WASHINGTON (AP) — The Federal Election Commission has fined a super PAC that supported Jeb Bush’s failed 2016 Republican presidential bid for accepting $1.3 million in illegal donations from Chinese nationals, a violation of longstanding campaign finance law that forbids campaigns from accepting foreign money.
Right to Rise, which raised more than $121 million to support the former Florida governor’s campaign, was fined $390,000 for soliciting the foreign contributions. American Pacific International Capital, a California business controlled by a majority Chinese-owned company, was fined $550,000 for giving the donation, records show.
The federal agency hasn’t publicly announced the decision, but the nonpartisan Campaign Legal Center, which filed an FEC complaint that led to the fine, released agency documents on Monday that detailed the specifics.
“Today’s action is a rare and remarkable step by the FEC, and a reminder that safeguarding our elections against foreign interference is in America’s vital national security interests,” said Trevor Potter, president of CLC, and a former Republican chairman of the FEC. “The fact that the FEC, which so often deadlocks and therefore fails to act in violations, could agree on this one highlights the very real danger this sort of activity poses to our democracy.”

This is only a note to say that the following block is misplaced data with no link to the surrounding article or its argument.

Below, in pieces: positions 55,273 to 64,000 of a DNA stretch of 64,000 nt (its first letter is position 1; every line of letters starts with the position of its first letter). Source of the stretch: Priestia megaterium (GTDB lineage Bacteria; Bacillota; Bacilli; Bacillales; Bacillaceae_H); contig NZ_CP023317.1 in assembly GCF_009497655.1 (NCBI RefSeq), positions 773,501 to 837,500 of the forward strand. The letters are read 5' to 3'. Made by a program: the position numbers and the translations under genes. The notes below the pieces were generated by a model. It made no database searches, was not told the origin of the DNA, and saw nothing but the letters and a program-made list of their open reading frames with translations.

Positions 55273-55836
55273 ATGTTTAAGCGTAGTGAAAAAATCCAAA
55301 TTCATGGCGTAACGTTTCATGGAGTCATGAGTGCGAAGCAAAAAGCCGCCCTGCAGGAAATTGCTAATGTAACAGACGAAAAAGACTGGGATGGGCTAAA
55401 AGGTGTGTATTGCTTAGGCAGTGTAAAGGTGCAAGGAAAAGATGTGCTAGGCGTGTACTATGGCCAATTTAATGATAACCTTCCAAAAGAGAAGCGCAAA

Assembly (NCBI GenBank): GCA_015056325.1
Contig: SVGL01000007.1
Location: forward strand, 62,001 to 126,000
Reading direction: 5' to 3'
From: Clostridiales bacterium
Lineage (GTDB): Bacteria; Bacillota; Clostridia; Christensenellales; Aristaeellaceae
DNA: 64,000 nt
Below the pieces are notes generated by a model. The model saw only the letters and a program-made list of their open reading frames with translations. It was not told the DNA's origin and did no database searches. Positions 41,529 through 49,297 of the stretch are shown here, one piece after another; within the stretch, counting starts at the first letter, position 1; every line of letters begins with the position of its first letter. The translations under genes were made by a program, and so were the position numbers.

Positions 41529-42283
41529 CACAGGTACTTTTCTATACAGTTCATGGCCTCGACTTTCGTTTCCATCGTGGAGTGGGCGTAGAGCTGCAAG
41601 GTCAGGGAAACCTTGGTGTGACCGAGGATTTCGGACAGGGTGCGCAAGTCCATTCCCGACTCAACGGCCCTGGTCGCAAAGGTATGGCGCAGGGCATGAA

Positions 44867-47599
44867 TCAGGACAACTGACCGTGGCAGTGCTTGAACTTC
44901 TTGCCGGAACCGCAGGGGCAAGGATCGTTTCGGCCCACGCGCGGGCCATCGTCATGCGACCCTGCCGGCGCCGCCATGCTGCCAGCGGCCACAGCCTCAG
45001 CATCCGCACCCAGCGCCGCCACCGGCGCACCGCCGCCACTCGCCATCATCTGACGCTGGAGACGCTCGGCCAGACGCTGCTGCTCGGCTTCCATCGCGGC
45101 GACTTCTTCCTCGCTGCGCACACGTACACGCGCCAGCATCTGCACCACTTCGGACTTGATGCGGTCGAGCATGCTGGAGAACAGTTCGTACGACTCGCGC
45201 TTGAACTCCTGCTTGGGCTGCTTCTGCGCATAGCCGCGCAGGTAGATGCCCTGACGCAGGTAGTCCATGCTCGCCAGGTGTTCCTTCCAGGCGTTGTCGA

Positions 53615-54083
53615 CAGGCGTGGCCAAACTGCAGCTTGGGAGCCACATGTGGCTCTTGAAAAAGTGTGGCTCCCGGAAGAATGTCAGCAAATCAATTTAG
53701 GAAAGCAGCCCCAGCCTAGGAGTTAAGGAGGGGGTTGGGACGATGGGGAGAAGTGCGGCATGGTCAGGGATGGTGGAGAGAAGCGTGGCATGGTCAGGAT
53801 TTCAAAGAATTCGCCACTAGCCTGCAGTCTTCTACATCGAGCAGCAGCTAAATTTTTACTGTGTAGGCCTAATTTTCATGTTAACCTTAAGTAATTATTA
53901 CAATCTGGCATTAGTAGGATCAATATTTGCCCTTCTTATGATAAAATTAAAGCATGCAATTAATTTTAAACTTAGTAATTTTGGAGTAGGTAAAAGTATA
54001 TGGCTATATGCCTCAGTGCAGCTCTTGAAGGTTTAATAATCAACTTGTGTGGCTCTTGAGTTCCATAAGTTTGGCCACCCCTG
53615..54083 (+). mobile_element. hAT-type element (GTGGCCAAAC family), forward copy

A Right to Rise spokesman did not immediately respond to a request for comment Monday night.
Super PACs can raise and spend unlimited sums so long as they do not coordinate directly with the candidates they support. Still, Right to Rise was operated by longtime Bush loyalists and handled much of the advertising spending that supported Jeb Bush, who is the brother of former President George W. Bush and the son of former President George H.W. Bush.
The FEC found that another one of Bush’s brother, Neil Bush, played a major role in collecting the foreign money. Neil Bush sat on the board of American Pacific International Capital and solicited donations for Right to Rise from owners Gordon Tang and Huaidan Chen, both of whom he knew were Chinese, records show.
He raised the possibility of the donation during a business trip to Singapore, which Tang said he was interested in doing so long as it was legal.
Right to Rise provided a legal memo indicating such a donation could, in fact, be above board.
The donation, which was routed through the American subsidiary, was handled by the company’s executive director, who is an American citizen.
The FEC’s report indicates that the company did not knowingly break the law.
Attorneys for Right to Rise told the FEC that the group “made good faith efforts” to prevent the “solicitation and receipt of foreign national contributions.”